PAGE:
By Brandon HENSLEY
Brick by brick, both literally and figuratively, Montrose Church is building international relationships.
In August, an 18-member team from the church spent two weeks in Santa Cruz, Bolivia, and Peru to continue the work they did last summer.
They teamed up with La Luz Divina (The Divine Light) Church and its congregation by helping to build a parsonage and Sunday school classrooms. The parsonage provides a new residence for their pastor and his family who did not have a permanent residence.
Montrose Church has been to parts of Bolivia before, but took some years off before coming back in 2010. Cory Marquez, assistant pastor of Montrose Church, said the church plans on coming back annually over the next five years.
La Luz Divina and Montrose have created quite the relationship, said Marquez.
“Every Tuesday, that church prays for Montrose Church, twice a day,” he said. “What a powerful statement about the partnership.”
Some team members, like Marquez who has done missionary work in Africa, didn’t experience any culture shock. Still, Bolivia can be an eye-opening experience.
All at once, it is a place where kids run around with cellphones, and yet there is sewage draining on the streets, Marquez said. A different experience than what Crescenta Valley residents are used to, to be sure.
“If you want to grab your skateboard and head to Chipotle, it’s a not a big deal, but that’s not life in Bolivia,” Marquez said,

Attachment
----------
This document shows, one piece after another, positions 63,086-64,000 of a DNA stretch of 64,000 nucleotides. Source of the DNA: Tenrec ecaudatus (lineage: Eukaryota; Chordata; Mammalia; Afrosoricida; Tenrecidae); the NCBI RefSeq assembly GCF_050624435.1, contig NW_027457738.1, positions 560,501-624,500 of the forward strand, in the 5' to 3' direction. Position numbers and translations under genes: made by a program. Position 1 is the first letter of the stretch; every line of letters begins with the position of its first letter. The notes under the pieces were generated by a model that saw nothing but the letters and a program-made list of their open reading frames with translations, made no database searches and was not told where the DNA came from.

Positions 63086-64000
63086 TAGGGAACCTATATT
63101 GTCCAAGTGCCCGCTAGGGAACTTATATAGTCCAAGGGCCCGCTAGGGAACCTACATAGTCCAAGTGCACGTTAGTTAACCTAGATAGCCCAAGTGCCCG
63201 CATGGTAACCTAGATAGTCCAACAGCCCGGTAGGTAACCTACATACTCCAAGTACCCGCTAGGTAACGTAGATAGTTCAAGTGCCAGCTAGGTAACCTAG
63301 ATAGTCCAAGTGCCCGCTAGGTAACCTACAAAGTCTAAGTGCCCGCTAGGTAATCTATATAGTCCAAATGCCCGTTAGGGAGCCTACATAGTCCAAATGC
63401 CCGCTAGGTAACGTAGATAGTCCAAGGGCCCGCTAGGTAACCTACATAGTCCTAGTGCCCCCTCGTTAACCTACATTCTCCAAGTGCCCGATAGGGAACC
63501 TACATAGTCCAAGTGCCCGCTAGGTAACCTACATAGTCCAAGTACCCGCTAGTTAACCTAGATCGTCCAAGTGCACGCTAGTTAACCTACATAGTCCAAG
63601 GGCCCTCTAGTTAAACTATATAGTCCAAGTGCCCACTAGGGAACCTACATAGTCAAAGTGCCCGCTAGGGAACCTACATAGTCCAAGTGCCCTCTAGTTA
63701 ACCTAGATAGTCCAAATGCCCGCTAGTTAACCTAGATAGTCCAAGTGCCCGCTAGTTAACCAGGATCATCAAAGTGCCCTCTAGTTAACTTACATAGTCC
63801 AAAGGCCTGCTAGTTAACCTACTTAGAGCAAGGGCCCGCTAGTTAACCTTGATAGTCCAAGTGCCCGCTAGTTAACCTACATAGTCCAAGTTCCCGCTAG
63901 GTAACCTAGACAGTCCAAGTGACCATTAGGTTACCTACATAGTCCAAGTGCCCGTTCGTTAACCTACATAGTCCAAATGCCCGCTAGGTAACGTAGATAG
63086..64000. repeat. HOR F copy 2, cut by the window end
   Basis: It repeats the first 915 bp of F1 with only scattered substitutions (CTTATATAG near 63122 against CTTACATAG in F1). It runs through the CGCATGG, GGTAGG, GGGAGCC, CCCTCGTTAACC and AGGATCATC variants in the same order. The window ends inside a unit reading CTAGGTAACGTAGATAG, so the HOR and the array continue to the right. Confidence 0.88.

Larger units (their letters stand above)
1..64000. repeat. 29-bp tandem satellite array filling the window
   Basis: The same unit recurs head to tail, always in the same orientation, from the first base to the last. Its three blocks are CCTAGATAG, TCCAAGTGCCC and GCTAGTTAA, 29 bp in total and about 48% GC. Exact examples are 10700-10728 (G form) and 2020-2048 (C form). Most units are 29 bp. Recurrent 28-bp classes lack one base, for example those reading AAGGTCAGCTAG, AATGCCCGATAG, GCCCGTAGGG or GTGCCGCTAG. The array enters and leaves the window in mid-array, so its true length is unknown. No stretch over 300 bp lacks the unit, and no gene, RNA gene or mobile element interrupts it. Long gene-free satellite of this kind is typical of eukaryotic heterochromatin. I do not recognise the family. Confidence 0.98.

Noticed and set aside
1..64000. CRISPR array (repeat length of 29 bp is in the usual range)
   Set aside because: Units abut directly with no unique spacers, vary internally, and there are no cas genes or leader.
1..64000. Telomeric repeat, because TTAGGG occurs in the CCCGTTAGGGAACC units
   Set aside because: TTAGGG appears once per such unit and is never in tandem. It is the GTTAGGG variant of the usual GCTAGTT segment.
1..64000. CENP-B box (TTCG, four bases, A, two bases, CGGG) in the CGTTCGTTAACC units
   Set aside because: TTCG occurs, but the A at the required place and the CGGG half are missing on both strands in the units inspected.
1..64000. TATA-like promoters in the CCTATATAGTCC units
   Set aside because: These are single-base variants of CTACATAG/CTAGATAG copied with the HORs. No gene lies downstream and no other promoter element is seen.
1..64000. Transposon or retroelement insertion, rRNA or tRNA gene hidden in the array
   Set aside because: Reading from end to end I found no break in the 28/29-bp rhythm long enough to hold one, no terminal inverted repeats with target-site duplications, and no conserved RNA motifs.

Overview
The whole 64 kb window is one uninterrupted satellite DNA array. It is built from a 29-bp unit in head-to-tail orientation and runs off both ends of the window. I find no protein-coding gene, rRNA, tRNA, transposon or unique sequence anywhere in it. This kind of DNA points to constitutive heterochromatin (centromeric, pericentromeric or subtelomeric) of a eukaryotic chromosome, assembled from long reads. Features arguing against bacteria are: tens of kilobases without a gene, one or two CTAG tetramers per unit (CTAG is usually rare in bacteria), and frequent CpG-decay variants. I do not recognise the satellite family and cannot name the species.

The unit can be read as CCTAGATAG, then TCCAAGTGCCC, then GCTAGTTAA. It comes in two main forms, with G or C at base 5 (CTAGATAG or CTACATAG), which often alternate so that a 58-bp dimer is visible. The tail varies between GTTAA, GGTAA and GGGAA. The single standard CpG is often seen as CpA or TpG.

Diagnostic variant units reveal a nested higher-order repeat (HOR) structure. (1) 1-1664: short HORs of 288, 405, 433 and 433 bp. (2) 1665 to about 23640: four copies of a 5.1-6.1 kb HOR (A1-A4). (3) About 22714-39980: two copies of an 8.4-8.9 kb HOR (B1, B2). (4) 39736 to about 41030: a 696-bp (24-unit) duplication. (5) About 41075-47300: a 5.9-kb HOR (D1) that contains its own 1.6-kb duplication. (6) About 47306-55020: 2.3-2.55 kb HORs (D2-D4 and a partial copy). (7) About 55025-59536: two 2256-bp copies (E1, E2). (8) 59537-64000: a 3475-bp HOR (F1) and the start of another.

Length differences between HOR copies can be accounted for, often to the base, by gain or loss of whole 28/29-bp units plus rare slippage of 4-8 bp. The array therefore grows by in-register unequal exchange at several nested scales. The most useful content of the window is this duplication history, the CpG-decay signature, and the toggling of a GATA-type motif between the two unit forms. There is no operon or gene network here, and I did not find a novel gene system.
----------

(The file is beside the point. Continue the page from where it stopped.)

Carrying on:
Justin Morris, one of the team members, had only been outside the U.S. to an orphanage in Mexico, and said he was surprised at how run-down the buildings looked.
“It was pretty shocking,” he said.
Morris didn’t know any Spanish, and is still learning, but said, “As you start to get to know the people that’s when your attitude starts to change.”
The Montrose team spent weeks getting to know one another before they left, making their experience in South America a little easier.
Their interactions with the La Luz Divina was fulfilling. They took part in Vacation Bible School with the children, and engaged in soccer and volleyball games.
August in Bolivia is winter; not that it gets cold. Morris said the average temperature was in the 80s, which meant the team’s main work would still have to be sweated out.
They started the two-story parsonage last summer, and finished the top floor this time in what Morris said was his most enjoyable experience.
A three-level scaffolding was set up next to the house. There were workers loading up the materials for the cement, some mixing the cement and others on the 30-feet-by-90-feet top floor.
Morris said there were probably 20 buckets that were handed up one at a time to pour the concrete slab. All of this happened from 8 a.m. to 8 p.m.
“It was just amazing to watch,” Morris said of the workers. “They never said I can’t, they didn’t say they were getting tired. They were there to work and we were all there together. I couldn’t believe it got done. It was amazing.”
What was the attitude of the team after the trip?
“I would say hopeful,” said Marquez. “Hopeful about what can be done, in the world and hopeful about what we can do in our own backyard. And I think one of the things I told the group the whole time is you don’t have to go 10,000 miles away to make a difference. You can make a difference here.”
Team member Stephanie Villa Davis blogged about the experience in South America. To read about it, go to www.lavidaboliviana.wordpress.com.